Soft and Creamy on their way to Pillow-Peak
7 December 2006 – 13 January 2007

Are the tales tales? Only if we want. Those open to it are able to descend to the hidden layers deep in the naive stories. This is what V. J. Propp, the first great researcher of tales did, who disjointed and analyzed the folktales. And this is what the psychoanalysts did (C. G. Jung, among others), who unwrapped the eternal archetypes from them. After all, there's no new tale, only the decoration, reliving, retelling of the old ones. And it stands for the Grimm tales based on German folklore, the love stories of Hollywood, the Japanese animes and the modern art as well. Since the eighties, when Donald Duck appeared on the t-shirts of older men as well, it's not a shame to travel in tales, after the avantgarde adult heroes, the cruel or nostalgic reflections telling about childhood also took root. As our exhibition shows, naive storytelling isn't unfamiliar in the circle of young Hungarian artists. But beware, it would be a good thing to get ready: lupus in fabula - there are real wolves prowling around at the end of the tales.

Although he hasn't got his diploma at the MKE yet, Krisztián Sándor (1975) can claim an unmistakable painting style, in addition to several awards of merit. (To mention a couple of them: the Amadeus scholarship - 2004, the Ludwig scholarship - 2006). The circuitous, thick contours and the homogeneous colour patches conjures up the exotic colourfulness, paradise-like world of the half year's stay in Thailand. Whatever he paints, a crowded airport, sirening Thai police-car, a rafter, an amusement park in a tornado, or a harbour reflected in the water, he adjusts the motif to his characteristic exotic-decorative approach. Krisztián Sándor is a par excellence painter: for whom sight is nothing else but sight. He enjoys dipping in the kaleidoscopic ornamentation of almost-abstract beauty, melting the fabulous scenes to colour and form experiences.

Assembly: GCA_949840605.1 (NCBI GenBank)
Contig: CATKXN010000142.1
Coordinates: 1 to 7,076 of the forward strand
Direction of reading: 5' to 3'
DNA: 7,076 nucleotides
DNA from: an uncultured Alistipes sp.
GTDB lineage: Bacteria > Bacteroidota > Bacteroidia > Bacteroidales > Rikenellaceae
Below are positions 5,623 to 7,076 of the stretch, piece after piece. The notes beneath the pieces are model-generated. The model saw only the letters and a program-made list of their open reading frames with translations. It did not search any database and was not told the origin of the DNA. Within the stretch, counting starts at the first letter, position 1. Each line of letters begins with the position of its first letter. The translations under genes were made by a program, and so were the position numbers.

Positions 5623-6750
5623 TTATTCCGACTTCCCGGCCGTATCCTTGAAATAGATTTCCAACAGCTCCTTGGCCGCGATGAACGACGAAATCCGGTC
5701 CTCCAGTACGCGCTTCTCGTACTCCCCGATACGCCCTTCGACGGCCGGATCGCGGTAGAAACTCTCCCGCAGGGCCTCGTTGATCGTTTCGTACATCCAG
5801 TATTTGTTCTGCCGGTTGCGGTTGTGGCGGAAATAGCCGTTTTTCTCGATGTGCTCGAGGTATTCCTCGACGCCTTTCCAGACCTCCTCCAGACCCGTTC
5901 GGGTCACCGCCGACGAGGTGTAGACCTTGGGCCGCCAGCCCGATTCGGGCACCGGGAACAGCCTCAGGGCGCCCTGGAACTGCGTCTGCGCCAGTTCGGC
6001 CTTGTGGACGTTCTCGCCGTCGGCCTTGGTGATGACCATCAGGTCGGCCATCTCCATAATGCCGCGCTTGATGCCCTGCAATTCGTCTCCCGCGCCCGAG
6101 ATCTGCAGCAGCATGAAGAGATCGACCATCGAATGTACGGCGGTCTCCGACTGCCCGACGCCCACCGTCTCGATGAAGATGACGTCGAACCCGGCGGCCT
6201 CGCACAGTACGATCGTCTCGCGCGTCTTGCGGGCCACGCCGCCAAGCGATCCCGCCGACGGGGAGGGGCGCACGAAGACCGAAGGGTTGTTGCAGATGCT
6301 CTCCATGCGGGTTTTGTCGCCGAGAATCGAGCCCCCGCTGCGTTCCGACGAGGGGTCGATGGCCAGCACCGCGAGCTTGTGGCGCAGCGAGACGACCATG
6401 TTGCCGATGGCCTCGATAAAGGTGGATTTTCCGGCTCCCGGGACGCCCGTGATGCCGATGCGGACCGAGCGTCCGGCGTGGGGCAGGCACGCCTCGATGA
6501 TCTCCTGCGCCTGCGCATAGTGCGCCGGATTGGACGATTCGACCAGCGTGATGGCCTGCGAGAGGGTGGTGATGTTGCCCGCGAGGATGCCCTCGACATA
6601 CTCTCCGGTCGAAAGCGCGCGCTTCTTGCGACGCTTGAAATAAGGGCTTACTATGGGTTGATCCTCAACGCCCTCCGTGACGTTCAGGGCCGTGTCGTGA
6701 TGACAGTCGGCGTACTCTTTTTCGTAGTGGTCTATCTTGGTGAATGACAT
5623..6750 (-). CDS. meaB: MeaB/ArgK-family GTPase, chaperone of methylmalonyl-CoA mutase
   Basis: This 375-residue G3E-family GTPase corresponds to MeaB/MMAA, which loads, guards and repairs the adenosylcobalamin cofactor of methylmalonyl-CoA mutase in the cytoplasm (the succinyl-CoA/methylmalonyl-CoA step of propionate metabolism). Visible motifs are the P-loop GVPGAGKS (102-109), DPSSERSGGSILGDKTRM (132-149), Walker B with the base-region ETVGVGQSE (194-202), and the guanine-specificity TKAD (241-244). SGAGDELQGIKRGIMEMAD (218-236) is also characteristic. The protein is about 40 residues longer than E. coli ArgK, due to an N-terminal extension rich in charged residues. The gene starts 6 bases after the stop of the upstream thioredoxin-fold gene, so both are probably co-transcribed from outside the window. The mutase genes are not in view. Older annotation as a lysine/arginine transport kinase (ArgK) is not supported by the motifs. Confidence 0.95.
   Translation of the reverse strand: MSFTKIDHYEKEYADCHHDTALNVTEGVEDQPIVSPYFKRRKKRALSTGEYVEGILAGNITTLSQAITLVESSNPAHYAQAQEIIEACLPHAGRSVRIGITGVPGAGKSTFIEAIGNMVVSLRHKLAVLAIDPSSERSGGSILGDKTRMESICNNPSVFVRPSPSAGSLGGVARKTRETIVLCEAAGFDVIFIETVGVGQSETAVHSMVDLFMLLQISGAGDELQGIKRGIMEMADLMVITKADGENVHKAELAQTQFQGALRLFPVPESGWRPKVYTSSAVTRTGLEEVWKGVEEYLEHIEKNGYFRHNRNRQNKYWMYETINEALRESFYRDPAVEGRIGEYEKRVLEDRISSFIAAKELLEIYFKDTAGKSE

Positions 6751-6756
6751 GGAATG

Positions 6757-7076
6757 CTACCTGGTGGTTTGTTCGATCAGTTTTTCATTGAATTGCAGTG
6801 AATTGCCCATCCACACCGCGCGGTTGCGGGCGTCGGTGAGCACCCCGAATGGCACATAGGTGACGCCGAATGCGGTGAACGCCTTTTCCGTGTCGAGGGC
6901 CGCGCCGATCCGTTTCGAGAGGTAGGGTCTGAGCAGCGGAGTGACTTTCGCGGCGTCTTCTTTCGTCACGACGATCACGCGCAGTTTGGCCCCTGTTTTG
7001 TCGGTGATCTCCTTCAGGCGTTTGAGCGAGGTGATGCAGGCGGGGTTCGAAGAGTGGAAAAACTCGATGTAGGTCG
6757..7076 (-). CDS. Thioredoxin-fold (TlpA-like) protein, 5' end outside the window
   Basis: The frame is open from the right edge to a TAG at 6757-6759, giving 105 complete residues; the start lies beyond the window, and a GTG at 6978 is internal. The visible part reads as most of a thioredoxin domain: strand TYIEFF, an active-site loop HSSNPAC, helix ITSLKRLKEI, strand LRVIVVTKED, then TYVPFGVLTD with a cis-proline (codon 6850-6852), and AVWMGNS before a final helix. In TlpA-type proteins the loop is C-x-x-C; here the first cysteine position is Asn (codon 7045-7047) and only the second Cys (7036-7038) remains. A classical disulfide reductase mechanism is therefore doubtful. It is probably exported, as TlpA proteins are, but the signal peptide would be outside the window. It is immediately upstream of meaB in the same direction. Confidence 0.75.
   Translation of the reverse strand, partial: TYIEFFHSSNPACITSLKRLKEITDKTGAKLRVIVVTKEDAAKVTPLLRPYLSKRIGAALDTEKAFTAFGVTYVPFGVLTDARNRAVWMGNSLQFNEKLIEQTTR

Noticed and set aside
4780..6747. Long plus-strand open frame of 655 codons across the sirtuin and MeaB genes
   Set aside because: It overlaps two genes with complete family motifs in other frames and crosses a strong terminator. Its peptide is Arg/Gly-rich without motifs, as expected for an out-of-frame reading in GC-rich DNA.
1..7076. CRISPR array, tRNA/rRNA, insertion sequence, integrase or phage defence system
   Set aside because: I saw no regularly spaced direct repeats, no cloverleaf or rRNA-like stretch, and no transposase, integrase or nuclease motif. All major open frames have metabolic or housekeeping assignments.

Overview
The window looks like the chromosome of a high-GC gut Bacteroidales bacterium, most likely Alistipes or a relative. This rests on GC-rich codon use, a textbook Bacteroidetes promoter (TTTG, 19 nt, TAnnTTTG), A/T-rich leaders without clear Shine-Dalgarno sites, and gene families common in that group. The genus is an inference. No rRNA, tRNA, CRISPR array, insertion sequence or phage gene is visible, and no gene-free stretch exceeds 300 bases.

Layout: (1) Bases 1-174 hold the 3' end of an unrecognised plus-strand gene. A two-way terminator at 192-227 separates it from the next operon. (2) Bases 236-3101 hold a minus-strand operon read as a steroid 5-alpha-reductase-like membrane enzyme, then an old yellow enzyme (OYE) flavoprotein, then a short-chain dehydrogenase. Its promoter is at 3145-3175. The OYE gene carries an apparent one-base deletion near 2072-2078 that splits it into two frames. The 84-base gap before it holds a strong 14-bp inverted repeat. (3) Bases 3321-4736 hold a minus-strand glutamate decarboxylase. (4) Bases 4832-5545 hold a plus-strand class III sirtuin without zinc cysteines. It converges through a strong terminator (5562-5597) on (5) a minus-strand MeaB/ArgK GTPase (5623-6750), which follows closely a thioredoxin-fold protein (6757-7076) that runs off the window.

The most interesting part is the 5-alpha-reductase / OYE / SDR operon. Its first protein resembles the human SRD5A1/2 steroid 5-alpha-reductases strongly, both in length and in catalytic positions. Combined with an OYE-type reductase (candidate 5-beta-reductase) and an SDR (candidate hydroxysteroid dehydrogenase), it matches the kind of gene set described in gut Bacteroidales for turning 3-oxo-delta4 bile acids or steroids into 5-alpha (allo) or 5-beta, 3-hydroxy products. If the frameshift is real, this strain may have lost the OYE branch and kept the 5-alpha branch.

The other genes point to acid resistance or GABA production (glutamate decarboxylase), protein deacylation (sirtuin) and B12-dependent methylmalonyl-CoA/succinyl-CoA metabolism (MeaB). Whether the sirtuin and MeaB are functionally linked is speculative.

Emil Für (1973), the adventurous, perpetual-motion painter found his own language of forms in the sunlit Izrael after his college and university studies. On his pictures, a one-man dreamland lives its everyday life in front of the orange-coloured base invoking the blinding sand, and the course white background, with radioactive contaminated dogs, the clown-rabbi carrying the Tora scrolls, and the angels using cell phones among fiends. Emil Für's playful figures invoke the big-nosed, mock-up characters of the classical joke-magazines. But there's no joke here! The strange creatures are coming out of the artist's inner self with a hip seriousness, searching for a place for themselves in the so-called everyday reality. This tale is a - sometimes seemingly surrealist - personal analysis, telling, unstoppable 'inner drive' dressed in ironic, serious, metaphoric robe.

Tamás Ilauszky (1970) is a young sculptor, graduated from the university of Pécs. In his post-conceptual, 'Stone and Go' styled works he melds the traditional stonework techniques with the abstract thinking. In 2003, he left Studio Gallery to carry around his own moving sculpture, Lapis Mobilis in the town. In the summer of 2006, he erected an almost unobservable tiny monument in the monstrous shadow of the Gellért Hill (and the Statue of Liberty), called Minimentál. He created his strange invention, the genre of comics-statue, with the help of mixing traditional comics with monumental masonry. Small tales arise from the idiomatic punch-lines, with the help of the bubbles carved in limestone, the images and the cartoon characters. Although the narration, as tautological self-reference, keep turning into itself - no matter how high Ambition and Position get, ultimately they both relapse onto earth.

Rieder, Gáborart historian, curator